Landlords who have purchased houses from property clubs advertising inflated rental yields are finding themselves unable to attract sufficient rental income to cover their mortgage payments.
Data from the Council of Mortgage lenders shows the number of buy-to-let repossessions rose 12% to 1,900 in Q2 2011 up from 1,700 in Q1.
Ian Potter, operations manager at the Association of Residential Letting Agents, says that buy-to-let purchases made through unscrupulous firms are partly to blame for the increase in repossessions.
He says: “We regularly hear of buy-to-let repossessions and arrears cases arising from rogue clubs and the problem could get worse if we see a prolonged period of economic strife.”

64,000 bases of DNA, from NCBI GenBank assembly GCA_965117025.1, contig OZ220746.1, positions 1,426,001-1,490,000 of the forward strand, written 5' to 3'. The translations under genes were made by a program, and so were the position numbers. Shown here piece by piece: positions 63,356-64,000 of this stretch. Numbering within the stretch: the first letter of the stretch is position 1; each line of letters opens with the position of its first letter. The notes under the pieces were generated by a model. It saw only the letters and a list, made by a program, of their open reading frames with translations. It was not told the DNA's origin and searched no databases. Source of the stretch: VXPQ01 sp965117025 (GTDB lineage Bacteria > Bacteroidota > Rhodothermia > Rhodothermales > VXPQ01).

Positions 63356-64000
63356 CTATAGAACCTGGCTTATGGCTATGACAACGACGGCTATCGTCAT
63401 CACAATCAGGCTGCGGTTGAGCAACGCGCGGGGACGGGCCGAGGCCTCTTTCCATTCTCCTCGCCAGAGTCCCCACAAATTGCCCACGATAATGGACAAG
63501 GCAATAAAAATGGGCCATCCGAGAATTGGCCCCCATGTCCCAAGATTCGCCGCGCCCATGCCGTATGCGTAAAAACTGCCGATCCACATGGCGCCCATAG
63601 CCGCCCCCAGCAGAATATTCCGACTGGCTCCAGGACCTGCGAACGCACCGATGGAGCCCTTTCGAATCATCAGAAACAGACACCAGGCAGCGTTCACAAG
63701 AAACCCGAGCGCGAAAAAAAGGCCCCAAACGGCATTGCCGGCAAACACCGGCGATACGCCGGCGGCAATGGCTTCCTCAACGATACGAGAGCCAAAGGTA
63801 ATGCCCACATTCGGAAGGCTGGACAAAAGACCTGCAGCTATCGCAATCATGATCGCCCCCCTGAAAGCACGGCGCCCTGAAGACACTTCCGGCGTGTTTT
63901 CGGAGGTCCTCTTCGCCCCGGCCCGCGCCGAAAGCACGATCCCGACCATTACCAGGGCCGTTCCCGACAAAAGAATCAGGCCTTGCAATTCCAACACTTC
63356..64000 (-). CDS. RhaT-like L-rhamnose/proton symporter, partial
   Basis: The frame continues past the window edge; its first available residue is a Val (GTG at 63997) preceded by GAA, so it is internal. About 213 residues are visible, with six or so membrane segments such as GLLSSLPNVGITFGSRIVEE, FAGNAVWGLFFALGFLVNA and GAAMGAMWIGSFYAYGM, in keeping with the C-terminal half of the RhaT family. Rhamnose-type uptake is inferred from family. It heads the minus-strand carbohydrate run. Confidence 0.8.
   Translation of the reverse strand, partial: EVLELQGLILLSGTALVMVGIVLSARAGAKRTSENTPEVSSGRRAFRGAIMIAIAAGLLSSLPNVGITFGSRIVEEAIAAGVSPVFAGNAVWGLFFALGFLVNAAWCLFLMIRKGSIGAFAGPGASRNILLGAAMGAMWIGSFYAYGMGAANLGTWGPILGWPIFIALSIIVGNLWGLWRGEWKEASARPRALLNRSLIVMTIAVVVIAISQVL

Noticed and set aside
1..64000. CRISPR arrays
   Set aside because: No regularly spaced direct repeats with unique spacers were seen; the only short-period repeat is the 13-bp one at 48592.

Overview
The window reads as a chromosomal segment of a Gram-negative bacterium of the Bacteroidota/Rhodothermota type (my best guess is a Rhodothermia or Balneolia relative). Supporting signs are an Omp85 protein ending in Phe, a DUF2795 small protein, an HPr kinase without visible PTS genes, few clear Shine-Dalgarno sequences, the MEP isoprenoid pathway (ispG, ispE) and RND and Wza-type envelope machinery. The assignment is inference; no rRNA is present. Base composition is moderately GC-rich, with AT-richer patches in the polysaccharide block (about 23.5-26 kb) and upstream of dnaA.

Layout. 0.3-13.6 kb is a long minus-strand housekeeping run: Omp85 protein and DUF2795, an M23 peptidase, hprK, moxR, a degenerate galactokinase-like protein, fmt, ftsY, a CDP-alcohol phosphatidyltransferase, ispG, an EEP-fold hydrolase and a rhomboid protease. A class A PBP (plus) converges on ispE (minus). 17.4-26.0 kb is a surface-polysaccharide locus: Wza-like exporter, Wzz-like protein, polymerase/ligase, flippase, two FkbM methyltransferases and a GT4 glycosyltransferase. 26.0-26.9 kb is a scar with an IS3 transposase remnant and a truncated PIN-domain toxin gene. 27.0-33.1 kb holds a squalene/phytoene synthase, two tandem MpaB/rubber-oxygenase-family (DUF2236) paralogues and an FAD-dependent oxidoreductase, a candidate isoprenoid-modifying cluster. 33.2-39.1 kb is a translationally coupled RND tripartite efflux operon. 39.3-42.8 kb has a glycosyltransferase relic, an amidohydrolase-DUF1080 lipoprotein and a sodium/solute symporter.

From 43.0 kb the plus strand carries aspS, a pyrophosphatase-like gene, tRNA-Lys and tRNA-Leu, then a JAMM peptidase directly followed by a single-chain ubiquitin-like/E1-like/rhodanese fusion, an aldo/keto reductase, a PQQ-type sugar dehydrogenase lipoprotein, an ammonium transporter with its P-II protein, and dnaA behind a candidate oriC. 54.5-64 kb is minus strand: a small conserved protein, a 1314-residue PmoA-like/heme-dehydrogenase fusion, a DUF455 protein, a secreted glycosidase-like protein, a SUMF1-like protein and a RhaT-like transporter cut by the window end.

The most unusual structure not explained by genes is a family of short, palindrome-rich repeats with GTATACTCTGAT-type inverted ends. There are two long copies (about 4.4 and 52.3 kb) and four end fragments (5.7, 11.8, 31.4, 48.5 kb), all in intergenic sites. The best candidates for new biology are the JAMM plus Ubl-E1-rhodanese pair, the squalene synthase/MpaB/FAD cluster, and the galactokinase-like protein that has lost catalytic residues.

David Lawrenson, founder of Lettingfocus.com, says rogue investment clubs usually advertise properties located in disadvantaged areas where it is difficult to achieve sufficient rental income to cover the mortgage.
He says: “These firms are still around and over the next few years, while economic conditions remain difficult, we will see more of them springing up and the number of associated repossessions rising.
“In the current market, lots of people want to dabble in property investment, which just adds fuel to the fire.”
Paul Shamplina, founder of Landlord Action, says: “We have seen a surge in repossession cases where landlords have bought properties from an investment club and cannot pay the mortgage because the property does not attract the rental yields they were promised.”